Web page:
COVID-19: What Your Teen Is or Should Be Thinking – Teacher’s Corner


Teacher’s Corner
This and the next two Teacher’s Corner posts will relate to the COVID-19 crisis. I encourage you to consider how to use these prompts and topics as part of your online lessons during the time that schools are closed.
During these difficult times, all of us are concerned about survival and how our needs will be met. Many teens are absorbing the anxiety of the adults around them. Our teens are confused by all the changes in their lives and the things that are unknown about their future. It is important that we recognize this confusion in our teens and try to reassure them. We need to assure them that adults will take care of them, and we need to teach them what really matters at times like this.
Our teens need to talk about the following things with trusted adults. Perhaps the most important discussion is about values. Our teens need to be taught what their responsibility is in a time of crisis.  They need to understand that the choices they make can affect others in very helpful or very disastrous ways. They need to separate what is real and what is fantasy. They need to get in touch with their empathy and generosity. Long after this threat of COVID-19, it is the impact of these conversations with our teens that will shape their futures and the types of adults they will become.
 The following are writing prompts and discussion topics that can be used with students in the context of all the changes surrounding the COVID-19 virus.
  1. What skills will I really need in the future? What will my future be like? Am I going back to school? What grade will I be in? Can I still go to college or get a job? Can I still follow my interests and talents (the arts, sports, debate, etc.)?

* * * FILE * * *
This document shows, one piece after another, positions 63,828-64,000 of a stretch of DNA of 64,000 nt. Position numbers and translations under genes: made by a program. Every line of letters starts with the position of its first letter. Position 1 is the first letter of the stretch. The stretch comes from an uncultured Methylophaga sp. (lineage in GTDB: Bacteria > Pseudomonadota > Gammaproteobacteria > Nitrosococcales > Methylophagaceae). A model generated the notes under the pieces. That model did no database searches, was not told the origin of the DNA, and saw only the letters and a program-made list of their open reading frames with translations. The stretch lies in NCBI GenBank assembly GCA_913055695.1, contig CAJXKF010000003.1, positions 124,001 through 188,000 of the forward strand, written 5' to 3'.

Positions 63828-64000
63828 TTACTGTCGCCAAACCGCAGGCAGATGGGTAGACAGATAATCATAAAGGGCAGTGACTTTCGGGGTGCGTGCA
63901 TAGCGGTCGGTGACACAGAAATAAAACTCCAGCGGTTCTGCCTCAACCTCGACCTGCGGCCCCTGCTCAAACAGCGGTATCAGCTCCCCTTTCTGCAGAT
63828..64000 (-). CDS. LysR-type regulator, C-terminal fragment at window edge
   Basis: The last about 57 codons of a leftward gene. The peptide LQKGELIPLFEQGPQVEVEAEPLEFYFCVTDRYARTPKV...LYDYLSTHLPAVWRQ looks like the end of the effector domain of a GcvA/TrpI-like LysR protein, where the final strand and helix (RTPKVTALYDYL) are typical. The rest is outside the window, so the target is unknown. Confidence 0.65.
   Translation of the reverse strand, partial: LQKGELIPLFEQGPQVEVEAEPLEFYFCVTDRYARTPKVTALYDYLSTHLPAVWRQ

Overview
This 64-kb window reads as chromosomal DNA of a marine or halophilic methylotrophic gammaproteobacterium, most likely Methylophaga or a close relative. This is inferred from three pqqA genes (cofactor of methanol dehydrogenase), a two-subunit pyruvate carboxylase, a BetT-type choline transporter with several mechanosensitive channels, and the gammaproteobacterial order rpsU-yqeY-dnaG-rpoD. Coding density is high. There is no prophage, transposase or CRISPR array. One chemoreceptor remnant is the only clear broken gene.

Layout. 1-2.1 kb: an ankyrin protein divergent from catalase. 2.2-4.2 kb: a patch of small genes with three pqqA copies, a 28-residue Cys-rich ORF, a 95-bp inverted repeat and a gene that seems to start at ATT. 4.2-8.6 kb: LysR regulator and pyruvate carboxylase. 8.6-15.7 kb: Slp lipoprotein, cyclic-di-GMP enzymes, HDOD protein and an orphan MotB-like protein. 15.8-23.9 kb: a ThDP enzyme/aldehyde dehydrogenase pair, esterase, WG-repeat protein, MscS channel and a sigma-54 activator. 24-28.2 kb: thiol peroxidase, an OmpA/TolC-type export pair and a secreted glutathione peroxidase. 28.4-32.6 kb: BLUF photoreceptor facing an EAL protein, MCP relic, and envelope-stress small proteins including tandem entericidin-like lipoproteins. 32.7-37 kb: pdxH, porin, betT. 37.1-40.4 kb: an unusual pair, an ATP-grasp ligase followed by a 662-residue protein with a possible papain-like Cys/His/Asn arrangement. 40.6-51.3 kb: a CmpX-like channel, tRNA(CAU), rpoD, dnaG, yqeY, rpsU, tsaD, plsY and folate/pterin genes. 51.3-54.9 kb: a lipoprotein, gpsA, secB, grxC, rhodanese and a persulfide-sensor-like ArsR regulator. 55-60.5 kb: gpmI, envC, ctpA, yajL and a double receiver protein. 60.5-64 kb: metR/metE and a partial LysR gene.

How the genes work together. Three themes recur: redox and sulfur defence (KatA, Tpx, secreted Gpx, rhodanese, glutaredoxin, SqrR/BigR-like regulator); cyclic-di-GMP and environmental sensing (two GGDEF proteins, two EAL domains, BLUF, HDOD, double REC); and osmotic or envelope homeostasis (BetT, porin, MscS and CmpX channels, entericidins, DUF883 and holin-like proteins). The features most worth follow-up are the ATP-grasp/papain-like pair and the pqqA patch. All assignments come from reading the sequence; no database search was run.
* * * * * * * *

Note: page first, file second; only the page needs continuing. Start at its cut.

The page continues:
2.  Exactly what are the rules these days? Who is watching? Are there really any consequences if I don’t follow the rules?
  3.  What are my values? What do I absolutely need and what are the things I just want but could survive without? How important are the needs of others? What happens when the needs of others bump into my needs or wants?  Can I have it all? Health, money, fun – these are universally considered things of value.  In these difficult times, can I or my family have all three of these things? Which of the three is most important? What are my priorities?

Teachers, you can use this blog in classrooms. Here are two ideas about how.

  1. For middle or high school parenting or child development courses:
    • Use the blog for discussion topics
    • Require students to research the topics and agree or disagree with what the blog is suggesting.
  2. For all courses, especially English Language Arts:
  • Use the blog for writing prompts for paragraphs, theme papers, journal entries, class starters, etc. Have students read the blog and respond to:
  • Do you agree with what is being said about kids? Do kids really act, think or feel that way?
  • Do you agree with what is being said about parents, grandparents, teachers and child caregivers? Do or should they act, think or feel that way?
  • What would be your advice on this topic?
  • What was left out of this article?
  • If you were a parent, would you use any of this information? How?
Why can this blog be a useful teaching tool?
  • Students that see connections between their coursework and their lives do better in school.
  • Most students will either be parents one day or have children in their lives that they care about, so the topical information can help them build their knowledge about children and parenting and develop a positive image of the type of parenting they want to do.
  • The new core literacy standards adopted by most states call for frequent writing in all courses.
  • Newly developed end-of-course assessments to be used by many states will require that students demonstrate that they can think critically. These prompts help students practice critical thinking.
  • Newly developed end-of-course assessments to be used by many states will require that students demonstrate that they can analyze what they read. These prompts help students practice analysis.